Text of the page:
Mr. Wall has a bachelor of arts degree from Dartmouth and a master of fine arts degree from New York University, where he teaches. You can read more about his work at www.christopherwall.org.
Kel Haney is a New York City-based director who focuses on new work. Also with Christopher Wall: The God of In-between (music by Howard Fishman) and Sweet Vapor (music by Nathan Leigh). Recent credits include: Comfort/Haney’s The Elephant in Every Room I Enter (Next Door at New York Theater Workshop, La MaMa); Laura Maria Censabella’s Paradise (Luna Stage, Passage Theatre); Chris Cragin-Day’s Foster Mom, Deborah Brevoort’s My Lord, What a Night and Quiara Alegria Hudes’ Water by the Spoonful (Premiere Stages); Sharyn Rothstein’s A Good Farmer, Neil LaBute’s The Way We Get By (American Theatre Group); Chris Cragin-Day’s A Woman, Neil LaBute’s What Happens in Vegas and Vickie Ramirez’s Glenburn 12WP (59E59); and Gardiner Comfort’s You’re Not Tough (HERE, Dixon Place).
Ms. Haney has directed/developed new work with Abingdon Theatre Company, The Amoralists, Ars Nova, Atlantic Theater Company, Cherry Lane, Keen Company, Labyrinth, The Lark, Manhattan Theatre Club, Ma-Yi, Naked Angels, New Dramatists, New Georges, Partial Comfort, Playwrights Realm, Rattlestick, Wellfleet Harbor Actors Theater, Westport Country Playhouse and Williamstown. Also: MTC Directing Fellow, Lincoln Center Directors Lab, Mabou Mines Residency, Old Vic/New Voices Exchange and a member of Ensemble Studio Theatre. Ms. Haney also directed the critically acclaimed short films I Am Them and Stay Close. More information at www.kelhaney.com.
Joel Leffert, actor
Joel Leffert has worked coast to coast at theatres such as Trinity Rep, Yale Rep, Berkeley Rep, Snowmass Rep, Connecticut Rep, Jewish Rep, Salamander Rep, Florida Stage, Syracuse Stage, Long Island Stage and many other stages, playhouses and institutes in parts ranging from Shylock to Salieri, from Rothko to Richard III. Recent work includes playing Scrooge in A Christmas Carol at Portland Stage and directing Julius Caesar for Hip to Hip's touring Shakespeare troupe in New York City. Broadway credits include the world premiere of Tennessee Williams' Not About Nightingales, directed by Trevor Nunn (also at London's Royal National Theatre) and standing by for Patrick Stewart and Ian McKellen in Waiting for Godot and No Man’s Land at the Cort Theatre. He first had the pleasure of working with director Kel Haney at Premiere Stages in New Jersey, playing Albert Einstein in My Lord, What a Night by Deborah Brevoort. Film and TV credits include Deconstructing Harry, Green Lights, Falling Star, Law and Order, Six Degrees, Forever, Mysteries of Laura and Jessica Jones. Mr. Leffert is also an Audie Award-winning narrator and a veteran stage combat choreographer.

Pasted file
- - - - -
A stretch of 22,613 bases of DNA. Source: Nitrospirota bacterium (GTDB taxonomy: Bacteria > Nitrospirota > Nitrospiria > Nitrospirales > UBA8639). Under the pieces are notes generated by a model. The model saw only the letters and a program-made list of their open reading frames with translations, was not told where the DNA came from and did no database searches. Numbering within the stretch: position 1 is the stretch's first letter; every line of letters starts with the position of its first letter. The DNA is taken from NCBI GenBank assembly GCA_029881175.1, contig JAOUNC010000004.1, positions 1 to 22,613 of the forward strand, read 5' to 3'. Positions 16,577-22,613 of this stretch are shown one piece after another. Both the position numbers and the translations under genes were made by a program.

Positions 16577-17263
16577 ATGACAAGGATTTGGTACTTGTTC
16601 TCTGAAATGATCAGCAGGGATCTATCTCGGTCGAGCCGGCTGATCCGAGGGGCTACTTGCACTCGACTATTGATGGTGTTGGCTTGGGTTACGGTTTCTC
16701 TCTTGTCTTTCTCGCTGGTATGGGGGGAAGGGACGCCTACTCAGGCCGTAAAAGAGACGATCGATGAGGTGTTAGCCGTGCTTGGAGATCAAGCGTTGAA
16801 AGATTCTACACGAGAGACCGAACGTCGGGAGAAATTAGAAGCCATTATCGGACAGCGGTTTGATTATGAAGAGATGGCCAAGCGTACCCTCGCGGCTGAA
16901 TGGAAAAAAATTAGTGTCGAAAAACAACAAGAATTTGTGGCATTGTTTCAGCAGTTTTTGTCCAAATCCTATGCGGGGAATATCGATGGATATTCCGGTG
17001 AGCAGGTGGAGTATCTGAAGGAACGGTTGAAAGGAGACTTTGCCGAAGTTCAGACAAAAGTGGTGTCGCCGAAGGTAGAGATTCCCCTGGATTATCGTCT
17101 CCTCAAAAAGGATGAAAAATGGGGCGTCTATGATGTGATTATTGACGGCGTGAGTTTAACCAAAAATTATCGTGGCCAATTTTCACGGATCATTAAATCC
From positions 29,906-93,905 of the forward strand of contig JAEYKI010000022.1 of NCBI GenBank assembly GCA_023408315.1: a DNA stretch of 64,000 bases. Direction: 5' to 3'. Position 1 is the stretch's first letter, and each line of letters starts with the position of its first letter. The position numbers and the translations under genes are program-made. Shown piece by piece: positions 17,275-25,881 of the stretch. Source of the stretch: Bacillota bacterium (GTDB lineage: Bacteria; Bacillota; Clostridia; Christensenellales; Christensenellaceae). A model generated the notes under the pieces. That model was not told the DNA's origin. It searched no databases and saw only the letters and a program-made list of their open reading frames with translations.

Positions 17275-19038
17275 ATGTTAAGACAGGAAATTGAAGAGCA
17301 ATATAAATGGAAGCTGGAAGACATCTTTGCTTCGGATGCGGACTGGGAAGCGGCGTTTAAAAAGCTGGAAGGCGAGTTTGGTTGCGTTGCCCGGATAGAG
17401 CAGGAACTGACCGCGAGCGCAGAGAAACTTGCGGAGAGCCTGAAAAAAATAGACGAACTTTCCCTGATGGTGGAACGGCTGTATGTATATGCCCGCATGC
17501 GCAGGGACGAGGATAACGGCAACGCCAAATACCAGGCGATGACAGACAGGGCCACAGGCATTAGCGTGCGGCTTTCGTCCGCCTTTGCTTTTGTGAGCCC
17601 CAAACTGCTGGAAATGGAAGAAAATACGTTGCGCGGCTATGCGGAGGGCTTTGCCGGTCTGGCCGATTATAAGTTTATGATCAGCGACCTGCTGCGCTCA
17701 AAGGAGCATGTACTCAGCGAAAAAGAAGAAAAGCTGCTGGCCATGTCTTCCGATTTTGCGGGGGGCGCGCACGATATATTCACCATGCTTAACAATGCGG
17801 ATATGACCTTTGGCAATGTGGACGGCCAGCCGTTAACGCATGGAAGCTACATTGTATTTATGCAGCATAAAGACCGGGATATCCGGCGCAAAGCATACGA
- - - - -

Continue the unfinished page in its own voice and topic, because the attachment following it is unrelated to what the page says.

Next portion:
June Ballinger has appeared on Broadway (Pack of Lies with Rosemary Harris) and numerous off-Broadway theatres in New York committed to new work (The Chelsea Theatre Center under the direction of Robert Kalfin, Ensemble Studio Theatre, Primary Stages, The Working Theatre). Regional experiences include the Actors Theatre of Louisville, The Shakespeare Theatre of New Jersey, New Harmony Theatre, The Great Lakes Theatre Festival and Kennedy Center for the Performing Arts. In addition, June was Artistic Director of New Jersey’s Passage Theatre for 22 years where she performed in six productions.
As a writer Ms. Ballinger has created her solo play Once In…Never Out, inspired by the life of her mother, a Bletchley Park Code breaker in WWII England; along with playwright David Lee White, Trenton Lights, an oral history play celebrating the ethnic diversity of New Jersey’s state capital; and Profiles, exploring peoples candid experiences with race and difference.
Ms. Ballinger’s film credits include Mrs. Henry in the soon-to-be-released Monster, directed by Anthony Mandler (Get Lifted Films and Tonik Productions). Television includes various daytime soaps; a fuzzy memory cameo on Saturday Night Live and Law and Order.
Ms. Ballinger is a member of New York’s Ensemble Studio Theatre, The Actors Center and the National Alliance of Acting Teachers and makes her home in Trenton, New Jersey with her husband.
Ted Hearne, composer
Ted Hearne is a composer, singer and bandleader noted for his “pan-stylistic freedom” (Pitchfork), “wildness of spirit” and “fresh and muscular” music (The New York Times), who “writes with such technical assurance and imaginative scope” (San Francisco Chronicle).